Hiring Recent Grads – Key Things to Consider

Hiring a recent college graduate can be difficult. For starters, many recent grads — especially those with no professional experience — may find that the working in their first professional role isn’t as glamorous as they thought it would be. This, and the fact that many often still haven’t figured out what they want to be when they “grow up,” can make them potential flight risks.

Here are some great tips on what to look for when interviewing recent college grads, courtesy of Austin Merritt, COO at Software Advice.

1. Identify candidates who have chosen to do something difficult.
Merritt suggests that when you’re hiring young people for a job role, it’s helpful to hire those who have taken on something very challenging before. People who have chosen to do something difficult on their own are typically hard workers who can handle challenging situations and solve problems without the excessive hand-holding that no boss has time to provide. Applicants who worked through college to pay for school, for instance, are generally more prepared to face challenges head on in the workplace. And importantly, they’re more likely to be respectful of authority.

2. Find out about their role models.
This is a good way to assess where recent college grads see themselves going in their career. Merritt thinks it’s especially great if the role model is a family member or friend in a similar role as the one you’re hiring for (though I have to imagine this is rare). This could help them set expectations for their career, and they’ll have a mentor to guide them. However, if someone is applying for an accountant position and his role model is his brother, an accountant, it might indicate that he’s more influenced by taking a familiar path than actually leveraging his individual talents.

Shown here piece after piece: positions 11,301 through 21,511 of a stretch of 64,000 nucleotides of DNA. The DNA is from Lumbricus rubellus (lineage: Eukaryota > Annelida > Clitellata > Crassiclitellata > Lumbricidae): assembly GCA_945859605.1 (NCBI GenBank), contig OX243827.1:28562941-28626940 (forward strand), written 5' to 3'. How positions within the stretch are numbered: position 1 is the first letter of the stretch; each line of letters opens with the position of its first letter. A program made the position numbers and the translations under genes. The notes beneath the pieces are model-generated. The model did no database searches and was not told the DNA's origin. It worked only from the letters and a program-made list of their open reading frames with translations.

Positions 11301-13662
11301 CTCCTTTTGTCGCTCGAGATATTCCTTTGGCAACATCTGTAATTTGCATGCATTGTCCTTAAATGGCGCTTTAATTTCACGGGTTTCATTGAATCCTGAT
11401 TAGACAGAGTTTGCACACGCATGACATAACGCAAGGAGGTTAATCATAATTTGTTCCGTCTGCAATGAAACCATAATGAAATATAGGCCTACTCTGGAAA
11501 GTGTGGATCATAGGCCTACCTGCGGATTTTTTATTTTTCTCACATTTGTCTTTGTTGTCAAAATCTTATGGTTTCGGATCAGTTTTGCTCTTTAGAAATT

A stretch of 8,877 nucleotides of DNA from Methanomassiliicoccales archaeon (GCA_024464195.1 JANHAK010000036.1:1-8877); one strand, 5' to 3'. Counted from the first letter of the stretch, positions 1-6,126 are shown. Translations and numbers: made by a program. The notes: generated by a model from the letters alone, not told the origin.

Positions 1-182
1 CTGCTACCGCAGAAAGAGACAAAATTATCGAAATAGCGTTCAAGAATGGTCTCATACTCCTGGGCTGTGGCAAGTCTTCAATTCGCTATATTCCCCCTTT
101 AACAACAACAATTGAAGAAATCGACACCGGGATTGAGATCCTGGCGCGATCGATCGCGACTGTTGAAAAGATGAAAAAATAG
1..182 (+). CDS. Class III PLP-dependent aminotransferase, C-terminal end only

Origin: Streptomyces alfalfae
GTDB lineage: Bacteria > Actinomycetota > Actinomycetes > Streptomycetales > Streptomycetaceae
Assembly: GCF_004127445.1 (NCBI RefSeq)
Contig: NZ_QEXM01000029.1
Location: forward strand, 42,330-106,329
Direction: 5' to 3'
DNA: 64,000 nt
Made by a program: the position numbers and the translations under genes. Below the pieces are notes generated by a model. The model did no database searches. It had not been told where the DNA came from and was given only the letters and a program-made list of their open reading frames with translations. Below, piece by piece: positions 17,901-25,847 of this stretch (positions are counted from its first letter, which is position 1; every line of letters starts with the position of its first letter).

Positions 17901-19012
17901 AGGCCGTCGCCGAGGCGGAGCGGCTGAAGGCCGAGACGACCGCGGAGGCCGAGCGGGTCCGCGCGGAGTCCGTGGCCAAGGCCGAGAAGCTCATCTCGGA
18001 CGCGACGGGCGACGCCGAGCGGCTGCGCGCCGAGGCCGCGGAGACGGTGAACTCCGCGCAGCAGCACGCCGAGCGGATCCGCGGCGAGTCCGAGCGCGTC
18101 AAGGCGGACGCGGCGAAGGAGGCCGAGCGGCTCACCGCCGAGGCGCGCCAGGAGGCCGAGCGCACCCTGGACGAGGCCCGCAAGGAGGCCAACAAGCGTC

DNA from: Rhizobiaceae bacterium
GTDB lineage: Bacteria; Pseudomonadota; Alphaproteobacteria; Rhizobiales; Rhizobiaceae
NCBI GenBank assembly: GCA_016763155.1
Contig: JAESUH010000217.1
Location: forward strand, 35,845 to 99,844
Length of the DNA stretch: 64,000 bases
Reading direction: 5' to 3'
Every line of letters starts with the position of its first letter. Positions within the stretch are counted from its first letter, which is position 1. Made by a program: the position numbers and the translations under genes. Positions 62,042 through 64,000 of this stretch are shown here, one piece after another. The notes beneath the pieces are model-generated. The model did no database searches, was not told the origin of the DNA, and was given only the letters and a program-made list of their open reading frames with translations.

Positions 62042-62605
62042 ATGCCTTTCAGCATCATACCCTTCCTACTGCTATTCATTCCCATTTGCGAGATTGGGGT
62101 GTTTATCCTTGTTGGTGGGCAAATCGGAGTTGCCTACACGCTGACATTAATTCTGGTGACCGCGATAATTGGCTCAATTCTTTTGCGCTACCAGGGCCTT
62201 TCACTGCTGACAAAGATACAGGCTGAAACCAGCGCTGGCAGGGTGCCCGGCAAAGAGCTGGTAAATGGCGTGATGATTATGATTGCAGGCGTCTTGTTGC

Merritt also points out that there are some things that just don’t matter as much. A recent grad’s major, for instance, isn’t necessarily a good indicator of where all of their talents lie. Though I’d recommend you ask them why they chose a particular major and how they think it will help them in their new job. Merritt also argues, and I agree, that GPA is not a great indicator of a candidate’s potential if they are working in a personality-driven role like sales or support. This is even more relevant if the candidate has spent a few years out of school. As Google’s Vice President of People Operations, Laszlo Bock, said in a New York Times interview, after a candidate is a couple of years out of school, scores don’t predict anything.

Merritt also believes that internships don’t necessarily matter, because many entail a lot of errand-running. Something like that can’t speak to how good a candidate would be at the specific responsibilities of the role. I disagree. Internships can be great preparation for the working world because those errands help interns understand how a business functions. The only drawback is that they can sometimes lead a candidate to feel over-prepared, which can present a tough adjustment.

While some companies steer away from hiring recent grads fresh out of college, they can be a great asset to a company — if you’re able to weed through the applicants and find those with raw talent.

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